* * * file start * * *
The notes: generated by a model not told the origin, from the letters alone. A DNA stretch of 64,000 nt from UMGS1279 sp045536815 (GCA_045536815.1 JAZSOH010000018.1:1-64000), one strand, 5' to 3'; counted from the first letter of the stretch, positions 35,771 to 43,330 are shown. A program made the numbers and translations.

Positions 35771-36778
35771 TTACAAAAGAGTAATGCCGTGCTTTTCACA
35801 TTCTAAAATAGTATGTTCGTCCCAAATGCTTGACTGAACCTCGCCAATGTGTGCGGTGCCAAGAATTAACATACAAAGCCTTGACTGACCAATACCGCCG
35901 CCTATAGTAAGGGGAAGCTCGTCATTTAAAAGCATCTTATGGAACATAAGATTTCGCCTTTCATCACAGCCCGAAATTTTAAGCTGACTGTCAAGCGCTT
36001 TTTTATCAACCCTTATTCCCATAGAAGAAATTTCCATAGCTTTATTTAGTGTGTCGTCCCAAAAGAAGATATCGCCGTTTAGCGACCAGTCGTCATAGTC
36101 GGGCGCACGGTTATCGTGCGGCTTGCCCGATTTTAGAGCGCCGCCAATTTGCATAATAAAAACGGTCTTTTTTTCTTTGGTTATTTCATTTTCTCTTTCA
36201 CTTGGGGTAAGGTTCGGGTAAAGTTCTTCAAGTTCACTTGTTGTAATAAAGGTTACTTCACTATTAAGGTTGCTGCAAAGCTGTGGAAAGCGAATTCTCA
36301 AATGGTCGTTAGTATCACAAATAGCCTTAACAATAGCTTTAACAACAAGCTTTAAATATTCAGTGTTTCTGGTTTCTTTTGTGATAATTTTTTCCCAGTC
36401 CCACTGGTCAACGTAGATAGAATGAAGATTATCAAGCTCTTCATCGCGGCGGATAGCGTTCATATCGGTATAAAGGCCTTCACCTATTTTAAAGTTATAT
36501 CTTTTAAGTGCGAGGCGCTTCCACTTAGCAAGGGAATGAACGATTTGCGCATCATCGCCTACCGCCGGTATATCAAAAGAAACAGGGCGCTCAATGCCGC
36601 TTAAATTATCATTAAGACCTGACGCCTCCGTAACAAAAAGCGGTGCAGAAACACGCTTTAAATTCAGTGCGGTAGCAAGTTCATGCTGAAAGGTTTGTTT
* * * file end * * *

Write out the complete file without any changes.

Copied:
The notes: generated by a model not told the origin, from the letters alone. A DNA stretch of 64,000 nt from UMGS1279 sp045536815 (GCA_045536815.1 JAZSOH010000018.1:1-64000), one strand, 5' to 3'; counted from the first letter of the stretch, positions 35,771 to 43,330 are shown. A program made the numbers and translations.

Positions 35771-36778
35771 TTACAAAAGAGTAATGCCGTGCTTTTCACA
35801 TTCTAAAATAGTATGTTCGTCCCAAATGCTTGACTGAACCTCGCCAATGTGTGCGGTGCCAAGAATTAACATACAAAGCCTTGACTGACCAATACCGCCG
35901 CCTATAGTAAGGGGAAGCTCGTCATTTAAAAGCATCTTATGGAACATAAGATTTCGCCTTTCATCACAGCCCGAAATTTTAAGCTGACTGTCAAGCGCTT
36001 TTTTATCAACCCTTATTCCCATAGAAGAAATTTCCATAGCTTTATTTAGTGTGTCGTCCCAAAAGAAGATATCGCCGTTTAGCGACCAGTCGTCATAGTC
36101 GGGCGCACGGTTATCGTGCGGCTTGCCCGATTTTAGAGCGCCGCCAATTTGCATAATAAAAACGGTCTTTTTTTCTTTGGTTATTTCATTTTCTCTTTCA
36201 CTTGGGGTAAGGTTCGGGTAAAGTTCTTCAAGTTCACTTGTTGTAATAAAGGTTACTTCACTATTAAGGTTGCTGCAAAGCTGTGGAAAGCGAATTCTCA
36301 AATGGTCGTTAGTATCACAAATAGCCTTAACAATAGCTTTAACAACAAGCTTTAAATATTCAGTGTTTCTGGTTTCTTTTGTGATAATTTTTTCCCAGTC
36401 CCACTGGTCAACGTAGATAGAATGAAGATTATCAAGCTCTTCATCGCGGCGGATAGCGTTCATATCGGTATAAAGGCCTTCACCTATTTTAAAGTTATAT
36501 CTTTTAAGTGCGAGGCGCTTCCACTTAGCAAGGGAATGAACGATTTGCGCATCATCGCCTACCGCCGGTATATCAAAAGAAACAGGGCGCTCAATGCCGC
36601 TTAAATTATCATTAAGACCTGACGCCTCCGTAACAAAAAGCGGTGCAGAAACACGCTTTAAATTCAGTGCGGTAGCAAGTTCATGCTGAAAGGTTTGTTT